9 am - Unforgiven
(1992, dir. Clint Eastwood)
I can't believe we're out of time already! No Royal Tenenbaum, no Avery Tolar, no Captain Frank Ramsey. We can't let a Gene Hackman marathon end without another Oscar-winning turn from the GOAT, though, this time as Little Bill Daggett in Clint Eastwood's towering Unforgiven
. In most other westerns, Hackman's character would be the hero and Clint Eastwood the villain, but Unforgiven
inverts this structure to make Little Bill the antagonist -- a mean bastard whose motives may be honorable but whose methods are all wrong. I love how larger than life Hackman is here, especially contrasted with Eastwood's sad, quiet, revenge-driven loner. A great performance from a great American actor in a great American movie.
Never leave us, Gene Hackman.
Random Completely (un)True Gene Hackman Movie Trivia:ReplyDelete
1) Has his own version of the Wilhelm Scream which appears in every movie he's ever done, including those listed here. He randomly yells the phrase "NORTH MRS TESSMAKER!!!!" and its never addressed or acknowledged in the movie.
2) Co-wrote the never produced sequel to Wargames named Wargames 2: Wargamegeddon. Planned on doing a brief cameo as himself channeling dennis hopper. In his scene he bursts into command center and says to Mathew Brodderick "So...i hear you kids might need help with a Hack man?!?"
3) Kicked butt in Enemy of the State (ok, this ones true!)
4) Would rock in a zillion movies he didnt appear in...like can you imagine him in Jaws 2? Or a Godfather flick? Or Blade Runner!? He's awesome (ok, this ones true as well, looks like the wheels fell off my bit and now im into stating the obvious...Gene is one of the best!)
Gene Hackman really was an underated comic actor. Even in 'The Birdcage', a slightly troublesome film, he's hilarious and never breaks character.ReplyDelete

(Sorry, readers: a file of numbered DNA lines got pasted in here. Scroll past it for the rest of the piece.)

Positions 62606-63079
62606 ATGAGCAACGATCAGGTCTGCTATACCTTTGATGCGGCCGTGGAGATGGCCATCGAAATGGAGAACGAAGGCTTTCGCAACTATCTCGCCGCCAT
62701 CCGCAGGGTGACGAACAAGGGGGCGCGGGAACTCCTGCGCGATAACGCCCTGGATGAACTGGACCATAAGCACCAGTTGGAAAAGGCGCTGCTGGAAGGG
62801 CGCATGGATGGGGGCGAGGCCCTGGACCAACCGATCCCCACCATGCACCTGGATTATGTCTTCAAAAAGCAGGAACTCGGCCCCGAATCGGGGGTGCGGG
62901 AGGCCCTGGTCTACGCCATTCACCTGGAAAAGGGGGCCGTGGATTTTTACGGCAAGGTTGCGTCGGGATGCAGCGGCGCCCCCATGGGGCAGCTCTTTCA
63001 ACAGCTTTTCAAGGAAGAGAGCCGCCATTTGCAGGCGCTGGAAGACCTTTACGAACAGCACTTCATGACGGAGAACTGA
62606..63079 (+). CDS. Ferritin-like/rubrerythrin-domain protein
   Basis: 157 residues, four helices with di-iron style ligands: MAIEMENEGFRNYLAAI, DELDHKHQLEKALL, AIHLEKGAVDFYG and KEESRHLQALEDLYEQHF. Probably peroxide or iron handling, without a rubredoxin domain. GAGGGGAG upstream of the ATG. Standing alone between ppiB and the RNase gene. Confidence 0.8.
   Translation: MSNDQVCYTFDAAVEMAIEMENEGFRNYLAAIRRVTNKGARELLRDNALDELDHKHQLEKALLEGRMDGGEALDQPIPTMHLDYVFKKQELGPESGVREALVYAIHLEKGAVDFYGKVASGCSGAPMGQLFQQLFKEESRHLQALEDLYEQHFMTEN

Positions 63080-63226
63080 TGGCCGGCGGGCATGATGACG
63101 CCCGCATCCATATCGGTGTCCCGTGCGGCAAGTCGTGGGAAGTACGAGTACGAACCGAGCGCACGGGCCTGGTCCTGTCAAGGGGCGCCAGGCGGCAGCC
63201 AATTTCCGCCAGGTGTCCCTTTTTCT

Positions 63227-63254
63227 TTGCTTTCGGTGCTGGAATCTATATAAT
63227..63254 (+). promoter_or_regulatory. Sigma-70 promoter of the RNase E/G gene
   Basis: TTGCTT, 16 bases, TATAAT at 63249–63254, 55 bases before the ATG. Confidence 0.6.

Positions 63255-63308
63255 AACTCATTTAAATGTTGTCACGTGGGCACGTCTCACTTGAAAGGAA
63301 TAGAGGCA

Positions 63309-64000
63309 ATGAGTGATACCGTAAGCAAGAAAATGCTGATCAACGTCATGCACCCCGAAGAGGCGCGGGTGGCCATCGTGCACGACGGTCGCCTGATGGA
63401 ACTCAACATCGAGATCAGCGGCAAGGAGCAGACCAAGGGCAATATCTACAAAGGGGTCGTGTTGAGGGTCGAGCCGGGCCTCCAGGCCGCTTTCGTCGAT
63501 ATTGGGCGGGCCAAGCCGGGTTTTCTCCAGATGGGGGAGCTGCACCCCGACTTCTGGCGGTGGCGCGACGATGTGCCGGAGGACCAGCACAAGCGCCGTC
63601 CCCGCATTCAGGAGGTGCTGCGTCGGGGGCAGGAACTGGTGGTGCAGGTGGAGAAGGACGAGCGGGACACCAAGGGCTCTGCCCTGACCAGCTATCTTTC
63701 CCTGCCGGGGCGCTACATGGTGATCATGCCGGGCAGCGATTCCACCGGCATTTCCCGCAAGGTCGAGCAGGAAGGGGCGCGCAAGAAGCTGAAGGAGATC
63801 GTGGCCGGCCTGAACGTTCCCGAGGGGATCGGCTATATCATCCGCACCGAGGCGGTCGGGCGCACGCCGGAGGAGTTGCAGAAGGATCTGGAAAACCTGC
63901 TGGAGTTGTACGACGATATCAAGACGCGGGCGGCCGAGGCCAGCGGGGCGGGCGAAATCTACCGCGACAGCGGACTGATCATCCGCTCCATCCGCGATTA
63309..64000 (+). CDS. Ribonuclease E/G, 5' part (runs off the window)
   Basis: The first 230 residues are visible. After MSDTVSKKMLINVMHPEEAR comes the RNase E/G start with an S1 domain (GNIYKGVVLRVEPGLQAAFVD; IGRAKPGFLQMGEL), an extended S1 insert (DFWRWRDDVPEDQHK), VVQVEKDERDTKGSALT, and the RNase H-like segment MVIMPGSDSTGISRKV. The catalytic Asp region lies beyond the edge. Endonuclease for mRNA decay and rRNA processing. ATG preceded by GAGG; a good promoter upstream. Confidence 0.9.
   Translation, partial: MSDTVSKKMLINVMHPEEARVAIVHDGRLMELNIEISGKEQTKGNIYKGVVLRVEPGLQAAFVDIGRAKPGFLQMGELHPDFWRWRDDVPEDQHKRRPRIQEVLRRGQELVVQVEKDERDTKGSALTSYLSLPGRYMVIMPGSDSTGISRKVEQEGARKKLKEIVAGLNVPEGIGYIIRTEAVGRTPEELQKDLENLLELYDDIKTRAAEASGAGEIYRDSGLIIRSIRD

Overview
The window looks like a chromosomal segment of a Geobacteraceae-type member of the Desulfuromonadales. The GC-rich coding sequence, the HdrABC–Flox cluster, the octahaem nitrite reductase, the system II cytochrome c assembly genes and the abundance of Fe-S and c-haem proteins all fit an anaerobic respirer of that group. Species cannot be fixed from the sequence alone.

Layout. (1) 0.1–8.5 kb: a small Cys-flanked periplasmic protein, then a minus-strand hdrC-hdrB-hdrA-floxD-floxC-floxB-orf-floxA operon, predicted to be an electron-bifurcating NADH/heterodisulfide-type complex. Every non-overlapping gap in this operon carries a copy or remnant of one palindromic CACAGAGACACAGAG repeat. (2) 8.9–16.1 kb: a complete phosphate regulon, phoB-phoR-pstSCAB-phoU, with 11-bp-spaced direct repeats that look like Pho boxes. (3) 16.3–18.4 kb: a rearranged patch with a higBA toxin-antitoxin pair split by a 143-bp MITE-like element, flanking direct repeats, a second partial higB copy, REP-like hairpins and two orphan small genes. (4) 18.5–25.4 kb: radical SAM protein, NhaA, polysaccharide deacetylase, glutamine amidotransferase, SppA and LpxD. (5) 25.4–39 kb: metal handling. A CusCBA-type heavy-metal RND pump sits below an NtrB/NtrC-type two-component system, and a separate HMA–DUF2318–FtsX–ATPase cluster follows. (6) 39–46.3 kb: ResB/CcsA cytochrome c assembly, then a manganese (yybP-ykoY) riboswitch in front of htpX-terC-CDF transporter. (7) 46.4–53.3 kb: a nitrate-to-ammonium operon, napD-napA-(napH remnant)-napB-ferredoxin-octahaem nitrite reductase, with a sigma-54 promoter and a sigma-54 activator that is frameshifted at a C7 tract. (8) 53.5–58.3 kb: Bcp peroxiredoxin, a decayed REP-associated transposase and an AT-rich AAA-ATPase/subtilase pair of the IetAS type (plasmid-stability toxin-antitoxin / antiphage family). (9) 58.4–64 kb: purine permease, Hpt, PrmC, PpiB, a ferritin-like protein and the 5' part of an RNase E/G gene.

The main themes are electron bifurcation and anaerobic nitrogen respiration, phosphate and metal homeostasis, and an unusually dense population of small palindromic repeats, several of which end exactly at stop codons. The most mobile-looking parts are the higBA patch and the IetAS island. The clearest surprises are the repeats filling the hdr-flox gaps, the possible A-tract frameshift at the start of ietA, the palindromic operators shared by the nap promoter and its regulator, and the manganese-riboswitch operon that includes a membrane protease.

Also fucking hell, 'The Quick And The Dead', I got to revisit thatReplyDelete
I watched it for the first time last Junesploitation, and it was one of the highlights for the month.Delete
I could easily go for this marathon. I watched the two French Connection films for Junesploitation. (No, I have not been to Poughkeepsie.) Just his performance as Popeye Doyle would give him a place in film history. As the list shows, there is so much more than that to his career. Night Moves is currently sitting on my DVR, and I have a DVD of Unforgiven that I have meant to get to for a long time.ReplyDelete
I do not think you have anything to fear with The Poseidon Adventure, Patrick. The cast elevates the material, and there are some good set-pieces.
I need to see it for sure. I'll check and see if my library has it!Delete
The man made so many great films. He just elevates everything he is in. His unctuous, oily Avery Tolar is the best thing in The Firm (possibly the only good thing).ReplyDelete
I remember, as a child, crying when he dies in The Poseidon Adventure (oops, spoilers). I never experienced a character’s death in a movie hit me like that. It’s such a great performance.
If you want to program a second marathon, I would suggest some of my favorite Hackman films: Bonnie and Clyde (1967), Scarecrow (1973), Mississippi Burning (1998), and the overlooked 1985’s turns-out-my-dad-is-a-secret-agent-movie, Target.
I love this marathon so much--and totally agree with John Curvan on the Scarecrow recommendation. So good!ReplyDelete
There are a lot of Hackmans I haven't seen on this list, so I'm gonna have to dive in.
Yes…Night Moves is correctReplyDelete
His best performance in Scarecrow wuz robbedReplyDelete
Just watched Night Moves. Really enjoyed. Thanks for the rec! 70s neo noirs pack a punch.ReplyDelete